Cameron Smith will lead the Maroons out for the 10th time at Suncorp Stadium on Wednesday night.
With the opening game of the 2014 Holden State of Origin Series now a matter of hours away, we ask Queensland captain Cameron Smith to relive his favourite moments and learn how Game Three of the 2006 Series shaped him as a leader.

Blues legend Peter Sterling described it in commentary as "a disgraceful decision".

Referee Steve Clark had asked the video referee to check on a possible knock-on by Blues fullback Brett Hodgson from a Craig Gower bomb that ended with Eric Grothe Jnr crossing for his second try of Game Three of the 2006 Origin Series.

The consensus among the Channel Nine commentary team was that the Blues were to be denied but when the green 'TRY' sign illuminated Melbourne's Telstra Dome, New South Wales were 10 points clear late in the second half and within reach of a fourth straight Series win.

It sent the majority of Maroons players into a rage behind the tryline but despite the precariousness of not only the game and the Series but his position as Queensland captain, one voice remained calm and reassuring.

"'JT' (Johnathan Thurston) was blowing up and there were a few blokes going off and 'Locky' grabbed us and said, 'Boys, there's 15 minutes, we can do this. We just need to get back to doing what we've practised and it will come off,'" remembers current Maroons captain Cameron Smith of the composure Darren Lockyer displayed under immense pressure.

"And, it did. He's a magician, but it came off so I think that's the greatest asset of a leader.

"Composure was one of the great things that Locky had and the one thing that I always used to watch and think was such a rare talent to have in big games. To come up with the right play or the right thing to say to get everyone going, it's a rare talent to have and not many people have it, so I used to think, I'd love to have that.

"As captain that's one of my best traits to stay calm and be composed... You might be a little bit nervous inside but as long as you show to your team and your men around you that you're composed and you know what needs to be done then everyone just jumps on board, and that's what we did with Locky that night."

While talk leading into that game – the one that started this record-breaking eight Series wins by Queensland – was of the cloudy representative futures of the likes of Lockyer, Steve Price and Petero Civoncieva, Smith admits that he didn't feel immune from the selectors' axe.

Having made his debut in a dead rubber in 2003, Smith had been in winning Queensland teams in just four of his first nine games and if Hodgson hadn't thrown that awful pass from dummy-half with six minutes to play, if Lockyer hadn't been pushing up a metre ahead of anyone else, if Clinton Schifcoske doesn't kick the conversion from virtually in front, Cameron Smith may have never captained his state, a feat he has now achieved on nine occasions.

"It's not only been the pivotal moment for Queensland rugby league but it was a pivotal moment for a lot of guys' careers," Smith recalls. "Coming into that match and there was a lot of pressure on guys like 'Locky' and Petero and 'Pricey', they were the senior players and been there for a long time and we were staring down the barrel of four consecutive Series losses.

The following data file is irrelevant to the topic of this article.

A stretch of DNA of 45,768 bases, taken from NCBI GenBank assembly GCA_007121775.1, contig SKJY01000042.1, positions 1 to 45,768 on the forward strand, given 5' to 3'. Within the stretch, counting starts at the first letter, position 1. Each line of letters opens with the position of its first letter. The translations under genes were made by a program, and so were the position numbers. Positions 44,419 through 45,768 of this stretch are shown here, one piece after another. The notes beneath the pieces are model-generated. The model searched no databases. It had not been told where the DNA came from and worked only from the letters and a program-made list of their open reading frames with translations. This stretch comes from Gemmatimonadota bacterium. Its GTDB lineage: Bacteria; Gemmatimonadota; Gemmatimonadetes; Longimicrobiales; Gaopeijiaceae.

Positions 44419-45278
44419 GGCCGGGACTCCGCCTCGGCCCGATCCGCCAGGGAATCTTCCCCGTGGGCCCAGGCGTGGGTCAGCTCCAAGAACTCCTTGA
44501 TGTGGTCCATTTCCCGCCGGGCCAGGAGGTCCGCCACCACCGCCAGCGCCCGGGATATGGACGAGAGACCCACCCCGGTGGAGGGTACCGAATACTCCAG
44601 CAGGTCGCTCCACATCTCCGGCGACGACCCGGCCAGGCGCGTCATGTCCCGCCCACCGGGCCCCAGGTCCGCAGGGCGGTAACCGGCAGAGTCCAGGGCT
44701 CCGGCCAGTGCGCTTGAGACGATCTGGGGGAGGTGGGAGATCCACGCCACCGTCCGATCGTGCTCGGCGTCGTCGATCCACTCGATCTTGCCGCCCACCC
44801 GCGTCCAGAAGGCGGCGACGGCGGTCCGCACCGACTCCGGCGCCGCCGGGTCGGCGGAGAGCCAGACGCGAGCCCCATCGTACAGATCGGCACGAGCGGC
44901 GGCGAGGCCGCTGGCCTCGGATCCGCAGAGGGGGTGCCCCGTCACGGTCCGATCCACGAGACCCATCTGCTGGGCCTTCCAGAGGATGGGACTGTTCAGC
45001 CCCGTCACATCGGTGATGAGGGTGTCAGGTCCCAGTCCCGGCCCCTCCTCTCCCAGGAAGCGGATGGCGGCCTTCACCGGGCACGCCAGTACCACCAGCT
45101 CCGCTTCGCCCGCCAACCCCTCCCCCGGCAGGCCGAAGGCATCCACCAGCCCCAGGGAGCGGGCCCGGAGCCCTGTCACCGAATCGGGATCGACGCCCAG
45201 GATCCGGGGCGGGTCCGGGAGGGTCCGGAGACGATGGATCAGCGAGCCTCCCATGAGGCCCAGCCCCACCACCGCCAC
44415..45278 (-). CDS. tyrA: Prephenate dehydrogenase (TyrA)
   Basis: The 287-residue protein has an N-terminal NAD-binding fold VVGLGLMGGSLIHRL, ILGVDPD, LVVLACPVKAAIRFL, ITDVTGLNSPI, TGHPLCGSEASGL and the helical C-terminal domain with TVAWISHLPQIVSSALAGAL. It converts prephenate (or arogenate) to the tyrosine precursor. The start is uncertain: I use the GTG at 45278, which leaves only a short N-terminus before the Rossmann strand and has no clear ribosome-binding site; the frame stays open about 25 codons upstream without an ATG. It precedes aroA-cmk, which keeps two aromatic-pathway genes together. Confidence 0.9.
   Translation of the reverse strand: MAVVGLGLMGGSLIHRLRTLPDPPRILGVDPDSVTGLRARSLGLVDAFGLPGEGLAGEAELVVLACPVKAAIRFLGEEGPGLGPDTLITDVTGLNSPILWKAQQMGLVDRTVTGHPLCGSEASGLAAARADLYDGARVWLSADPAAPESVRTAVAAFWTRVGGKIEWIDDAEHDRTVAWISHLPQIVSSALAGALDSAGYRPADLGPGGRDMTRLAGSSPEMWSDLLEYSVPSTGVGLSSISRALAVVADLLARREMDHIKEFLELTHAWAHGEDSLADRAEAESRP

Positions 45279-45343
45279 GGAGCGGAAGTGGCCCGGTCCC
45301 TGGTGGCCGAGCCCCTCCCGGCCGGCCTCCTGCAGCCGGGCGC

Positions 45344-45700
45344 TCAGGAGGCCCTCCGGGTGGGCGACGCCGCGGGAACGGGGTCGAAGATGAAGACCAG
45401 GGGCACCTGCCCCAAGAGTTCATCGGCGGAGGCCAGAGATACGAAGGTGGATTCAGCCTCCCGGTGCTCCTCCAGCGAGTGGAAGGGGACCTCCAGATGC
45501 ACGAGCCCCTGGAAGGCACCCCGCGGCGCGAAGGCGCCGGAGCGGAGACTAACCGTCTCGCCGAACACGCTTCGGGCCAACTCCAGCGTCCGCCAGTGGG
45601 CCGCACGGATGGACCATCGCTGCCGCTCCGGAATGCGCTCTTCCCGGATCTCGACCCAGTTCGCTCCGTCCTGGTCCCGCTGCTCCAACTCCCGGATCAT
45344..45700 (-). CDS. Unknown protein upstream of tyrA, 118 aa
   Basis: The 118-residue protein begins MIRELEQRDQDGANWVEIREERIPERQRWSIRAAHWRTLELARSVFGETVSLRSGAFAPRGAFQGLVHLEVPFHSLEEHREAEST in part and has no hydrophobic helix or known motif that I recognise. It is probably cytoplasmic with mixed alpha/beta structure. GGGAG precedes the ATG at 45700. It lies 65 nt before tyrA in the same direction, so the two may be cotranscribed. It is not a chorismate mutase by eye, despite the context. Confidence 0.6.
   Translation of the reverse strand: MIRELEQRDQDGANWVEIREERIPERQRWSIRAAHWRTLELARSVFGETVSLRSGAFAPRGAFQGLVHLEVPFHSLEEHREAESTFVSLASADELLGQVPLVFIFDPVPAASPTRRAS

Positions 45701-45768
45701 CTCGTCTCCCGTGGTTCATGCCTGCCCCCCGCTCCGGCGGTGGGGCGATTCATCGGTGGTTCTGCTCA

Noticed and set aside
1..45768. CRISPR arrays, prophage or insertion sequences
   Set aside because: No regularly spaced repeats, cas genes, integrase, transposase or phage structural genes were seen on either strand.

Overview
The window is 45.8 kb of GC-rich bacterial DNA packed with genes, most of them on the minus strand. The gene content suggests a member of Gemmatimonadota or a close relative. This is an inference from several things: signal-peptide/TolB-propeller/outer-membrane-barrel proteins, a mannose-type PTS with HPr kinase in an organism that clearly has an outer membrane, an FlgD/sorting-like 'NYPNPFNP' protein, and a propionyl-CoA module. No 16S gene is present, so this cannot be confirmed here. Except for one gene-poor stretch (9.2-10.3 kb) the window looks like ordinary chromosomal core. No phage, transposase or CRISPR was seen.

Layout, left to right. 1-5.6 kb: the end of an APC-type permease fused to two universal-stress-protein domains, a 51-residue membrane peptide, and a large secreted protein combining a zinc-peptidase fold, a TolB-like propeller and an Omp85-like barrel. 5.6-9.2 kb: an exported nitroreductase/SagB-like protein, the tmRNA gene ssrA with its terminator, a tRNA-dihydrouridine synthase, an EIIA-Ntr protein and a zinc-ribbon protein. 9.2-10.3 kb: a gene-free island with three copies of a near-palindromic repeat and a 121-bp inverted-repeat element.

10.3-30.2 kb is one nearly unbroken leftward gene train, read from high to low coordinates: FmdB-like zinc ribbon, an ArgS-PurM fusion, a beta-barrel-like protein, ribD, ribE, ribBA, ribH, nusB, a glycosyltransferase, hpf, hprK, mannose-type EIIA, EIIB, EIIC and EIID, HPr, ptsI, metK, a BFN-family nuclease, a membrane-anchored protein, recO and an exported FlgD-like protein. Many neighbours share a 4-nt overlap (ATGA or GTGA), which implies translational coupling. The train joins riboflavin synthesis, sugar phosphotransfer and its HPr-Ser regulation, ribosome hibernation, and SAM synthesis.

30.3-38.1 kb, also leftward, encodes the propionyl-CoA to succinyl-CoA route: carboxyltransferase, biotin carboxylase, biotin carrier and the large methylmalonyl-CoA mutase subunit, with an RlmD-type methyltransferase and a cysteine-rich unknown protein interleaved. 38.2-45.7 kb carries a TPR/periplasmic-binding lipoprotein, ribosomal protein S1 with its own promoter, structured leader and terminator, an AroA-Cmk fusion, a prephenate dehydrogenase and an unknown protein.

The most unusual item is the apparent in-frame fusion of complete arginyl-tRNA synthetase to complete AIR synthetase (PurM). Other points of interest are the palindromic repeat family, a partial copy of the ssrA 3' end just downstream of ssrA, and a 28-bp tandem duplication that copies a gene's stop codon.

"That was my third Series plus my first match in 2003, JT was there for a few, Billy [Slater] had been in and out so there was probably pressure on us as well if we hadn't won that one; they were probably looking for a couple of new blokes to take over from our role.

"Ever since that try it's only got bigger and better for us and not just because of that match but because we've had to work hard to continue that success."

Smith's Origin memories stretch back to watching his beloved Maroons in the lounge room of the family home in Logan and taking each loss as hard as if he was playing in them himself.

In backyard games of footy he would switch between playing as Steve Walters, Martin Bella or Kevin Walters but it was a high-powered winger who most captured his imagination.

"One of my favourite players was Michael Hancock, for some reason," says Smith, who will draw level with 'The King', Wally Lewis, when he runs out for his 31st Origin match on Wednesday night.

"I used to just love watching him play. He was quick – and all kids want to be fast – so you wanted to be fast like Michael Hancock and he'd play with plenty of aggression.

"When they lost I took it pretty tough, pretty hard, because I had a couple of mates who used to go for New South Wales for some strange reason. They were Queenslanders but maybe their parents went for the Blues, I don't know, but it was pretty tough. I'd sit there as a kid and get quite upset if Queensland didn't have a victory and when I was a kid we didn't have a whole heap of success, Series wise."

Following dominant Blues victories in the opening two games, Game Three of the 2003 Series meant little to historians but for Wayne Smith – a proud father among a crowd of 52,130 – watching his son make his debut for Queensland and score a try in a 36-6 romp, it was the most memorable game of all.

"That first jersey probably meant the most to my parents and obviously my dad because he played footy as a young bloke and played first grade in Brisbane for Easts Tigers," says Smith, now a proud father of three himself.

"I'm sure he would have loved the opportunity back then to play for Queensland. He played in the mid to late '70s so they were interstate matches but I think he would have loved the opportunity to play an interstate game.

"He didn't get the opportunity and I'm sure it would have been a really proud moment. Your mum and dad always tell you that they're proud of you but I think they were extremely proud the night I had the opportunity to represent Queensland in the State of Origin arena."